Nearly 2,600 people have been evacuated from Taiwan’s outer islands Thursday, as the island nation prepares for this year’s strongest typhoon so far, reports Agence France-Presse.
Taiwan’s Central Weather Bureau categorized typhoon Soudelor as a moderate storm, but others claim it has become quite severe.
Residents and tourists were ordered to evacuate the Green Island and Orchid Island, off the coast of the eastern county of Taitung, while authorities suspended ferry services to the remote islands.
"It's posing a threat to the sea off the eastern half of Taiwan and the Bashi Channel," the Weather Bureau reported. "The chance of the typhoon strengthening later is still expected."
When Soudelor reaches Taiwan early Friday, it could lead to flooding rains, damaging winds, and tidal surges, which could "bring down trees, trigger power outages, and lead to structural damage, particularly of any poorly-built structures," reports the Weather Channel.
The Taiwanese government warned the public to take precautionary measures ahead of Soudelor's landing and gathered 32,000 soldiers standing by for disaster relief, the ministry of national defense said Thursday.
The typhoon first hit Saipan, home to some 48,000 residents in the Commonwealth of the Northern Mariana Islands, with wind speeds between 100 m.p.h. and 120 m.p.h. on Sunday, reports the Associated Press.
Gov. Ralph Torres declared a state of disaster and significant emergency after Soudelor left residents living in severe conditions without water or electricity.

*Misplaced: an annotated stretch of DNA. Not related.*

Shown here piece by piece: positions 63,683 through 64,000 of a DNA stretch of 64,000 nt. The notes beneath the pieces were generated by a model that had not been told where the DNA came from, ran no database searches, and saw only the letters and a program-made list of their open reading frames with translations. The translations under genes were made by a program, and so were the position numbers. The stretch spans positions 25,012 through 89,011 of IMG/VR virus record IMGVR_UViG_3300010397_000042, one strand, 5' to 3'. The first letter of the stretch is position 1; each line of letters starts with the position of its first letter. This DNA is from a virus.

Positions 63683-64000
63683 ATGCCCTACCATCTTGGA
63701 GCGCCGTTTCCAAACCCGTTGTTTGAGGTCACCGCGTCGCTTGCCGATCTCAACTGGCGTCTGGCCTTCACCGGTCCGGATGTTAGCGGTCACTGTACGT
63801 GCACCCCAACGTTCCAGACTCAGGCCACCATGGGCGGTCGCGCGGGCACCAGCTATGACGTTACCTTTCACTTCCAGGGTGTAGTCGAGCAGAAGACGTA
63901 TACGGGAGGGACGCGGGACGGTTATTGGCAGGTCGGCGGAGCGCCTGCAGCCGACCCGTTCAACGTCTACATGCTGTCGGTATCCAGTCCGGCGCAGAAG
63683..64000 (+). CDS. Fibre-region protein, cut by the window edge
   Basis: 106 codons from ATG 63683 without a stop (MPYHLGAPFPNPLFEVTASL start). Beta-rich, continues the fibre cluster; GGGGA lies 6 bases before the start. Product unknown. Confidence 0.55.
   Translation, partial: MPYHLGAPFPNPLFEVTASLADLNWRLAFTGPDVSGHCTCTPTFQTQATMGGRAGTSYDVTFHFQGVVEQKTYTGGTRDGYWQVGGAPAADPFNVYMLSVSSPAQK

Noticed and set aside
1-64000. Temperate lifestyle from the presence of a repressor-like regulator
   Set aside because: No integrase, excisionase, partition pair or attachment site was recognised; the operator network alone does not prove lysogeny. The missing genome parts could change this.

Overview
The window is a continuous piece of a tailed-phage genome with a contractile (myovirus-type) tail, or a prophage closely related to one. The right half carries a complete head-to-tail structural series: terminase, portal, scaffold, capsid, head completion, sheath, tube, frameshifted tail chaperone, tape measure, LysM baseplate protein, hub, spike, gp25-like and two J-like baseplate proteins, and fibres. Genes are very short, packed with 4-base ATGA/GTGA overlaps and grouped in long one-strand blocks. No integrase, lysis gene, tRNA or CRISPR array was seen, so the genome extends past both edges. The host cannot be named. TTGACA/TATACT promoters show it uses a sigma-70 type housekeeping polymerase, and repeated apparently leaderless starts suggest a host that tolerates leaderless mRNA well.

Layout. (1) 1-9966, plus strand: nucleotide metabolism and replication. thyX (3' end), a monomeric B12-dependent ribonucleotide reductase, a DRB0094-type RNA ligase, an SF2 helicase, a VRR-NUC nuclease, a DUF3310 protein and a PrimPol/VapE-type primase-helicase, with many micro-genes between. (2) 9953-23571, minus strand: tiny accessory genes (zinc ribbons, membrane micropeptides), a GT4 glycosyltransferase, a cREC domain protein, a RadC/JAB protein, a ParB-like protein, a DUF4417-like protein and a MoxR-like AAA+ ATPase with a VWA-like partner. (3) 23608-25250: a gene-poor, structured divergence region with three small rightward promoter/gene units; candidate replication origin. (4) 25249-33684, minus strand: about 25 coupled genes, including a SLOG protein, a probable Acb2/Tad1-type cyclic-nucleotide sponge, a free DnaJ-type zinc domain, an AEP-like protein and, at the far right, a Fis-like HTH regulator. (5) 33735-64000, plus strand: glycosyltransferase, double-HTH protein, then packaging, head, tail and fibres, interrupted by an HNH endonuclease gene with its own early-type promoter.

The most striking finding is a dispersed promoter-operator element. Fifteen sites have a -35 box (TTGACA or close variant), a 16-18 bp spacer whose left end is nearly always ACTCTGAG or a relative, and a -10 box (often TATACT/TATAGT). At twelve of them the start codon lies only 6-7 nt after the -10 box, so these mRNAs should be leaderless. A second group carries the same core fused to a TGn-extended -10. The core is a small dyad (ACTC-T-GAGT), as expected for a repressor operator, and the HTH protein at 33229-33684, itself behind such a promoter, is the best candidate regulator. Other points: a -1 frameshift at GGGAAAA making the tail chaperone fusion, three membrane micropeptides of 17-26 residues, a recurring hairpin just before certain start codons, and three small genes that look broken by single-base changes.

It briefly became "super typhoon" Soudelor on Monday, when its winds reached 180 miles per hour, making it the strongest tropical cyclone on the planet so far this year, according to the Joint Typhoon Warning Center (JTWC). A typhoon upgrades to a super typhoon when its winds are equal to or greater than 150 mph, reports CNN.
Although Soudelor has since weakened, it remains a "formidable, dangerous" typhoon, experts say.
On Saturday, when the JTWC predicts it will make landfall on both Taiwan's main island and mainland China, its wind speeds could reach 140 mph – comparable to a category 4 hurricane, the second-highest on the Saffir-Simpson Wind Scale.
The International Space Station’s Scott Kelly shared an "ominous" photo of typhoon Soudelor Thursday morning, showing the ISS view of the storm:
The Weather Channel predicts Soudelor will nearly reach Japan’s far southwest Ryukyu Islands Friday, before it weakens slightly and makes a final landfall in southeast China late Saturday.
The most recent notable typhoon to hit Taiwan was 2009’s Typhoon Morkato. Its heavy rainfall caused the most severe flooding in the nation since 1959, killing 681 people, reported the Tapei Times.
"Although it won't have the same effect of Typhoon Morakot, this typhoon is still very well developed," Premier Mao Chi-kuo said Thursday. "It must not be taken lightly."